Here we can see, “Lionhead Rabbit”
It’s easy to understand how the Lionhead got their name from their pronounced facial hair! These adorable, petite rabbits, named after the king of the jungle’s powerful manes, are the most popular newcomer to be recognised by the American Rabbit Breeders Association.
The Lionhead’s growing popularity as a house and show rabbit has produced a slew of questions, which this article will attempt to answer. We’ll start by looking at their history and origins before going through all you need to know about keeping one as a pet. Continue reading to find out if the Lionhead is appropriate for you!
The Lionhead is the most recent development of a series of “bearded rabbits” that date back to the 1960s and is thought to have originated in Belgium. While the exact history of breeding is unknown, there were enough lionheads in central Europe by the 1990s to start exporting them to England.
Following closely behind was the United States, where a group of Minnesota breeders set out to enhance the Lionhead’s occasionally fragile genetics. By breeding it with a number of smaller breeds, including the Netherland Dwarf, they were able to give it a healthier personality.
They were only recognised by the American Rabbit Breeders Association in 2014, but they have quickly established themselves as a mainstay of the rabbit exhibition circuit. Their popularity doesn’t seem to be going down, as each year more Lionheads are taken in as pets.
What is the lifespan of a lionhead rabbit?
7 – 9 years
What is the size of a lionhead rabbit?
11 – 13 inches
1200 – 1500 grams
What colors are Lionhead Rabbit?
- Ruby-Eyed White
Is it possible to keep a Lionhead rabbit as a pet?
Lionheads are highly friendly, and their long fur around their heads is a genetic mutation that makes them not only a nice pet to spend time with, but also a pleasing sight. They are content to cuddle and receive as much attention as possible.
Are Lionhead rabbits aggressive?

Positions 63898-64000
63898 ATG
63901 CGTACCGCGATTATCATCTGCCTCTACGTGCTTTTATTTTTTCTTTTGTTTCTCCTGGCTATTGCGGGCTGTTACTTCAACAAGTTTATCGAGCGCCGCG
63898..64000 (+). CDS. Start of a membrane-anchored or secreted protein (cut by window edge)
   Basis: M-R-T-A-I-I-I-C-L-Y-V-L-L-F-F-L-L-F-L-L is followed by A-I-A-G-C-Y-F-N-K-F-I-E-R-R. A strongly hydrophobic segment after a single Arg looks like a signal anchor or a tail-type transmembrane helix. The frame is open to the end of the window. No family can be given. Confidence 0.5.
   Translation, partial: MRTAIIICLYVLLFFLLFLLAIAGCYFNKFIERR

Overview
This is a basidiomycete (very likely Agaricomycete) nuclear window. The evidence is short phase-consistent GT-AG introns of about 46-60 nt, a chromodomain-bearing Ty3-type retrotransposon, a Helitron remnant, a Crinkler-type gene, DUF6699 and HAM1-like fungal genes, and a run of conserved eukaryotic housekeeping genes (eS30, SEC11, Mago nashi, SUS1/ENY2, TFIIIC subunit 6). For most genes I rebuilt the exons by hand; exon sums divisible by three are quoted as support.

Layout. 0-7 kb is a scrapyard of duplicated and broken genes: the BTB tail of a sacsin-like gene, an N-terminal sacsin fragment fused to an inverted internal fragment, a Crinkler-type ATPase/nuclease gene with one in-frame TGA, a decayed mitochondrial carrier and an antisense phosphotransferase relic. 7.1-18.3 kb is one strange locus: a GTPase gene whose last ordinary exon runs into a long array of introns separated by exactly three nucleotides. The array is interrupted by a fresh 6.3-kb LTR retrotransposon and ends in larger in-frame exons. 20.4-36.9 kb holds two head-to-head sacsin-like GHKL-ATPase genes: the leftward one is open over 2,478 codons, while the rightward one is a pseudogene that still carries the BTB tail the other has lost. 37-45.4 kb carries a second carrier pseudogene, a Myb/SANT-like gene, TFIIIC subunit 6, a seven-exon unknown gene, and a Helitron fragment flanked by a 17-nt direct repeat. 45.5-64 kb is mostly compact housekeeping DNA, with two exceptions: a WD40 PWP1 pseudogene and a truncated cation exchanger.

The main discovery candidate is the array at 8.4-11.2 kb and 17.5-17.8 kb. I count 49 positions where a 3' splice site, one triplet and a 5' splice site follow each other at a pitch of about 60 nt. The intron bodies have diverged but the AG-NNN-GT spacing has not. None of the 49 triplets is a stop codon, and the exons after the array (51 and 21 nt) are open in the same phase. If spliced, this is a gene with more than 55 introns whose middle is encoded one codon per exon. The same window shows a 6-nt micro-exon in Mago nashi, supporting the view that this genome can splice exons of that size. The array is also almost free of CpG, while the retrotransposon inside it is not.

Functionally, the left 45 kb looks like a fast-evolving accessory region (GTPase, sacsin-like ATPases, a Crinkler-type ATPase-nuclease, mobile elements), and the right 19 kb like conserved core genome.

If they feel threatened, pet rabbits will bite. Because Lionheads are sensitive (and small), they are more likely than other breeds to feel threatened. This means that if they are handled incorrectly, they are more likely to bite.
Is it necessary to keep lionhead rabbits in pairs?
Instead of being alone, work in pairs or threes. Because lionhead rabbits, like other rabbits, are group animals, you should keep at least two of them. Other rabbit breeds, such as Holland Lops, can be kept with lionheads. Mixed-gender couples get along exceptionally well.
Do lionhead rabbits have foul odours?
Lionhead rabbits do not have foul odours on their bodies. They groom themselves admirably. Due to hormones, rabbit urine can stink a lot (particularly in those who haven’t been spayed or neutered).
Do lionhead rabbits require grooming?
Because most rabbits keep themselves clean, they don’t require much grooming. Lionhead rabbits, on the other hand, require regular grooming to keep their woolly fur from matting. If lionhead rabbits eat too much fur, they may develop wool blocks in their intestines. Brushing regularly lowers the risk by removing loose hairs.
Can lionhead rabbits survive outside in the summer?
They certainly can. Outdoor rabbits, in fact, grow a thicker coat in the winter and moult to thin it out in the summer. Aside from that, keep in mind that they don’t do well in high temperatures.
What is the highest a lionhead can jump?
A variety of breeds have been reported to jump a little higher. Just a few examples include a French Lop clearing a 26′′ (66cm) panel, a Lionhead rabbit escaping from a pen with 28′′ (71cm) fences, and other rabbits leaping over a 29′′ (74cm) barrier.
I hope you found this helpful guide. If you have any questions or comments, don’t hesitate to use the form below.